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Aspects and Adversaries

October 30, 2011

One thing I’ve been struggling with is using aspects and fate points for creatures and monsters in a d20 game. Aspects work great for monsters as they provide a way for the GM to give them personality, add color, and make them memorable. But how does a GM invoke and allow players to compel? After hashing out the rules with Bruce and reading an article (provided by Bruce) on how “Strands of Fate” handles this, here’s what I have:

The GM’s pool of Fate Points is determined by the average level of the PCs, +1 for each PC.

So if the average level of the PCs is 5 and you have four players, the GM gets 9 Fate Points. If an ‘Adversary’ appears in a scene, the GM may get 2 more, but any and all creatures and NPCs draw from the same pool.

 To help a GM avoid stockpiling Fate Points, the GM can generally only spend 1-2 Fate Points per monster/NPC per encounter. If the encounter involves an ‘Adversary’, the GM can spend the Fate Points the Adversary brings to the table + 1. This helps spread out Fate Point usage.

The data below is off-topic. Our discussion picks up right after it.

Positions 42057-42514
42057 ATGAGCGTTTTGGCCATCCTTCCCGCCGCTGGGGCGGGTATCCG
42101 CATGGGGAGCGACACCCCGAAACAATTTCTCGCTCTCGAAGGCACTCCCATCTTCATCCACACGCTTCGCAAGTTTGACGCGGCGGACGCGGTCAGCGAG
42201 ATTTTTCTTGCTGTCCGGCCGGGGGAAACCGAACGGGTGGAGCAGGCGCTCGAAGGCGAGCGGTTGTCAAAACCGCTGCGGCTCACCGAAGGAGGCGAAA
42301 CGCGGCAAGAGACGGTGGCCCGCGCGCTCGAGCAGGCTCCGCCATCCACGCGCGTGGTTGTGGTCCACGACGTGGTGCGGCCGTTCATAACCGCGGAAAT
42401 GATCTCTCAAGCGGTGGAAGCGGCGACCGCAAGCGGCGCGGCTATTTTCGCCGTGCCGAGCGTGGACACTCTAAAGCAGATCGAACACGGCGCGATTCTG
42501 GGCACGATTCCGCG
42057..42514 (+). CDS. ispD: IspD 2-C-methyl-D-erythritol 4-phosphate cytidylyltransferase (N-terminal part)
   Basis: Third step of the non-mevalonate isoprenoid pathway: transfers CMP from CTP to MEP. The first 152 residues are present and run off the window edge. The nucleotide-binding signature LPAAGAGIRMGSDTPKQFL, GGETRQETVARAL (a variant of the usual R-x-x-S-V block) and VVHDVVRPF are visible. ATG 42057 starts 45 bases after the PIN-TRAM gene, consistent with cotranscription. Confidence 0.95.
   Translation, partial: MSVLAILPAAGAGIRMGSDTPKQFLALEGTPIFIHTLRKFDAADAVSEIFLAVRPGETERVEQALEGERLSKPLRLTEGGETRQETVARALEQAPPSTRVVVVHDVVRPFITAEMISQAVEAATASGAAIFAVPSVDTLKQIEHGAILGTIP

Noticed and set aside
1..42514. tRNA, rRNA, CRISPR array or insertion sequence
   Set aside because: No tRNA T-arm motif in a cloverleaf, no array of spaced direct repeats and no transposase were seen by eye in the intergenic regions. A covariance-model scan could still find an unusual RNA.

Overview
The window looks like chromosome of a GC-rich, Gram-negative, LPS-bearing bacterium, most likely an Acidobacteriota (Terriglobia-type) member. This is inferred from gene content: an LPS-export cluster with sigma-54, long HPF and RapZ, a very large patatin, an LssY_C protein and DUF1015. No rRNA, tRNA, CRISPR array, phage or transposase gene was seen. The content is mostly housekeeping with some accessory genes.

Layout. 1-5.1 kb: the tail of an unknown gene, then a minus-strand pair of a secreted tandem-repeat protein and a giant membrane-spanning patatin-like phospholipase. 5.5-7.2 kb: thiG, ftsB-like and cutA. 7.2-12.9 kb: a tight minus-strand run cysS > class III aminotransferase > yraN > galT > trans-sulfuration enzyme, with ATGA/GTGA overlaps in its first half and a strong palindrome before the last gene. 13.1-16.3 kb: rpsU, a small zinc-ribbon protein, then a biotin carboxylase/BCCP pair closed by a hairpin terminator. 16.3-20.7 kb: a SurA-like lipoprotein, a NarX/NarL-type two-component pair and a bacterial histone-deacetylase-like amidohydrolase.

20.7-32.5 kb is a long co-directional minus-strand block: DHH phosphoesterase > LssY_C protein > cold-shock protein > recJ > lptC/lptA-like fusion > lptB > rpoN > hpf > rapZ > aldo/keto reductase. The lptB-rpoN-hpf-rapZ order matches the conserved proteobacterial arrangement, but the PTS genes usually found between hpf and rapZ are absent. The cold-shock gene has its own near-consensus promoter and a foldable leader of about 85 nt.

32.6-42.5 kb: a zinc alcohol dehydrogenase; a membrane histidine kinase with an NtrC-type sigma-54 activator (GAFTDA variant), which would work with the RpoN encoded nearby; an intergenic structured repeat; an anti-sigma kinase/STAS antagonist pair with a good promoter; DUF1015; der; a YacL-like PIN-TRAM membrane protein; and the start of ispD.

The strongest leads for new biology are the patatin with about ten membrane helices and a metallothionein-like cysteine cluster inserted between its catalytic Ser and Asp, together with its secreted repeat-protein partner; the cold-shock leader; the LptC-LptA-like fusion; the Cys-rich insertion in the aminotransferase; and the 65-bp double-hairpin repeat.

Characters can compel a monster’s or NPC’s aspects, but only if he knows the aspects. The GM should determine what sort  of roll and associated difficulty is needed for a character to either know an aspect or determine an aspect. As a general rule, this should be a DC20 but can be modified where appropriate. So a Ranger might need to make a Perception roll with a  DC 20 in order to see and compel a dragon’s “Weak Spot” aspect. On the other hand, a thief might need to make a Streetwise roll with a DC 25 to find out the assassin Vedigar Wurt had accidentally killed his father years earlier. This aspect (“Accidentally killed father”) will distract Vedigar and make him less effective for a round of combat if compelled.

Definitely want to playtest this and see how it works.

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2 Comments leave one →
  1. October 31, 2011 8:16 am

    Couple of thoughts/questions…

    Does the roll to determine the monster aspect and/or the compel take an action? If they do, I think they are not likely to be used if the effect is something like a “round of combat.”

    FATE uses… um… I think the term is Assessments where you can guess the aspect without any kind of skill roll. Is that still in play?

  2. October 31, 2011 12:49 pm

    Bruce wrote:

    >Does the roll to determine the monster aspect and/or the compel take an action?

    No, a simple skill roll to determine if you know (or notice) the aspect or not. This is a free action.

    The compel should take no time either.

    I think I saw something on Assessments, but i would probably keep it as a skill roll of some sort. I really like the idea of this being a knowledge skill roll as it makes the Intelligence requisite more important, a requisite that doesn’t get used near enough, imho.

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